attention in biographical inscriptions which emerged in this
period. This situation triggered two important phenomena :
local potentates acquired the necessary goods for themselves
and their subjects. Raids on neighboring regions and the
peasants were common. The latter therefore formed armed
bands. Safety was lost. Art sank to a provincial level. In
the walled homes of the rulers of the nomes (the nomarchs)
an urban middle class was formed, focused on the
private property. These "nedjes" (a pejorative word for
"small") designated these new "bourgeois" who made the
cities into political centers ;
the struggle against the terrible experience of returning to
the banished chaos triggered a flowering of literature
such as Egypt had never produced before. With the decline of
the monarchy, the identification of Maat with the will
of Pharaoh broke up. So the questions : What is good ?
What is evil ? became all important. For the intellectual
elite of the First Intermediate Period, the divine shepherd had
forsaken his human flock. Even the blessed afterlife was
questioned. New ways of formulating their thoughts were
sought, especially to break away from the formulaic &
archaic literary style of the mortuary cults. The power of
the individual was found ...
After Pepi II,
the construction of pyramids stopped and in rapid successions at
least a dozen Pharaoahs resided in Memphis and nominally ruled
the entire land. What exactely happened is unknown (for this
period is obscure), but at the end
Egypt was divided between the "kings" of two major nomes
: Heracleopolis (IXth & Xth Dynasty) in the North (Fayum &
Lower Egypt) & Thebes (XIth Dynasty) in the South (Upper
Egypt and Nubia).
The unity broke up and no great monuments were erected to
consolidate the power of the state. The Theban ruling family
assumed the royal titulary at about the same time as the
nomarchs of Herakleopolis. This fundamental political division initiates the First
Intermediate Period, which would last for about a century
(ca. 2198 -1938 BCE).
The "House of Khety" ruled Lower Egypt. In general,
the southern kingdom was more vital than the northern, but the
latter excelled in cultural refinement.
"Statues of the Theban rulers were set up
in the temple of Heqaib on the island of Elephantine, and we
must assume that because of this tie with the south, the Thebans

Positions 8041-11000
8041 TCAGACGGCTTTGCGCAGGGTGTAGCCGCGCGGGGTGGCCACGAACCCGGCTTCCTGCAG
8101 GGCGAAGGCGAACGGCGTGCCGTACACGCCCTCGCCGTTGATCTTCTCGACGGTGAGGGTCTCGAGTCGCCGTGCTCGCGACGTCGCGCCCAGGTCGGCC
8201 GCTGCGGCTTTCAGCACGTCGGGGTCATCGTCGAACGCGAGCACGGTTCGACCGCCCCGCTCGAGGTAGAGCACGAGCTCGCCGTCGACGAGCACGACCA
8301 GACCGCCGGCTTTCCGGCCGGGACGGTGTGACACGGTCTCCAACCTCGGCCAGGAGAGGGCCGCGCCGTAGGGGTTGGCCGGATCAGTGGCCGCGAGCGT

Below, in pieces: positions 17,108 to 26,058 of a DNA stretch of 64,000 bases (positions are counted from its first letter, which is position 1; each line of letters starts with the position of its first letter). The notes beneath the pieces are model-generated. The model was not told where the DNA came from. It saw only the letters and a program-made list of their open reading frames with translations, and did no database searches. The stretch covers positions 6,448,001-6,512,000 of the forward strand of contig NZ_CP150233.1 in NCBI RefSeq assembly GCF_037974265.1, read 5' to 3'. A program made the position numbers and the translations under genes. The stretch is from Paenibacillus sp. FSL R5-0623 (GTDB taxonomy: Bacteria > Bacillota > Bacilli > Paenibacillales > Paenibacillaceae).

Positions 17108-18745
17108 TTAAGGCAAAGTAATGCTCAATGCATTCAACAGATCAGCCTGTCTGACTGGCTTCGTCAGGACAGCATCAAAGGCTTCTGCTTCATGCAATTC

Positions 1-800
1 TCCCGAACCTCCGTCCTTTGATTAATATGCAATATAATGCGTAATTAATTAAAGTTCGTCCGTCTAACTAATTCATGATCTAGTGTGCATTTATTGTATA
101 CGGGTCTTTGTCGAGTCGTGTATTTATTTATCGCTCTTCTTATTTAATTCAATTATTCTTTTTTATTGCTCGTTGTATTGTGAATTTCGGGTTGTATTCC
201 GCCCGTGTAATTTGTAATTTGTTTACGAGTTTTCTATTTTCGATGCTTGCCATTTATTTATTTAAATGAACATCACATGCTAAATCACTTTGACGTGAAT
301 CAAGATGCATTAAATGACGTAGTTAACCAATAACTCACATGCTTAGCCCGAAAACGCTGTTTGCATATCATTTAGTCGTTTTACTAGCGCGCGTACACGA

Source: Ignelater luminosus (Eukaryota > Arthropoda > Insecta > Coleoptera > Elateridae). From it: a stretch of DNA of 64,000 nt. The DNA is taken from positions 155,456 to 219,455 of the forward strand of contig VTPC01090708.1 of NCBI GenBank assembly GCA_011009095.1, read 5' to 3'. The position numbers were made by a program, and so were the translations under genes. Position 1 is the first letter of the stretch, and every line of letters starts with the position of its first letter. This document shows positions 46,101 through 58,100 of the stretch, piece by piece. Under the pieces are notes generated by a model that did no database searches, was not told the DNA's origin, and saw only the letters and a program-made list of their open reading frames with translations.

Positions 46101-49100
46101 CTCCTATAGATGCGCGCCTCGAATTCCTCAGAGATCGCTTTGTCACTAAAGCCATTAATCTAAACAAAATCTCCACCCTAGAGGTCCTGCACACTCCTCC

had at their disposal, from the very beginning, seasoned Nubian
soldiers who would lend considerable combat strength to the
Theban army in the warfare that ensued to reunite the land."
Hornung, 1999, p.45.
After some years of peace Mentuhotpe I initiated the decisive
battle with Lower Egypt, ruled by Merikare. This attempt was
thwarted, and his successor lost the throne. Although the
correct sequence of rulers is unknown, the following list of
rulers is the reconstruction by
chronology was followed :
Southern Kings (Thebes - IXth & Xth Dynasties) :
(Sehertawy) : 2081 - 2065 BCE
(Wahankh) : 2065 - 2016
(Nakhtnebtepnufer) : 2016 - 2008
(Nebhepetre) : 2008 - 1957
(Sankhkare) : 1957 - 1945
(Nebtawyre) : 1945 - 1938
(Herakleopolis - between 2160 - 1980 BCE - XIth Dynasty) :
the beginning of the Middle Kingdom
The last Pharaoh of the XIth Dynasty was Nebtawyre Mentuhotpe III (ca. 1945 -
1938 BCE). He probably usurped the throne, for he is missing from the
king-lists. His mother was a commoner. It is possible he was not a
member of the royal family. Of his seven year reign, little is known. He
undertook building projects and dispatched his vizier Amenemhat to head an
army of workers at the quarries of the Wadi Hammamat for his intended
royal tomb. There is a consensus that this is the same Pharaoh Amenemhat who
founded the XXIIth Dynasty, although there is no reliable information
available. Around 1980 BCE, Egypt was again in the grasp of a single ruler
after a century of disunity.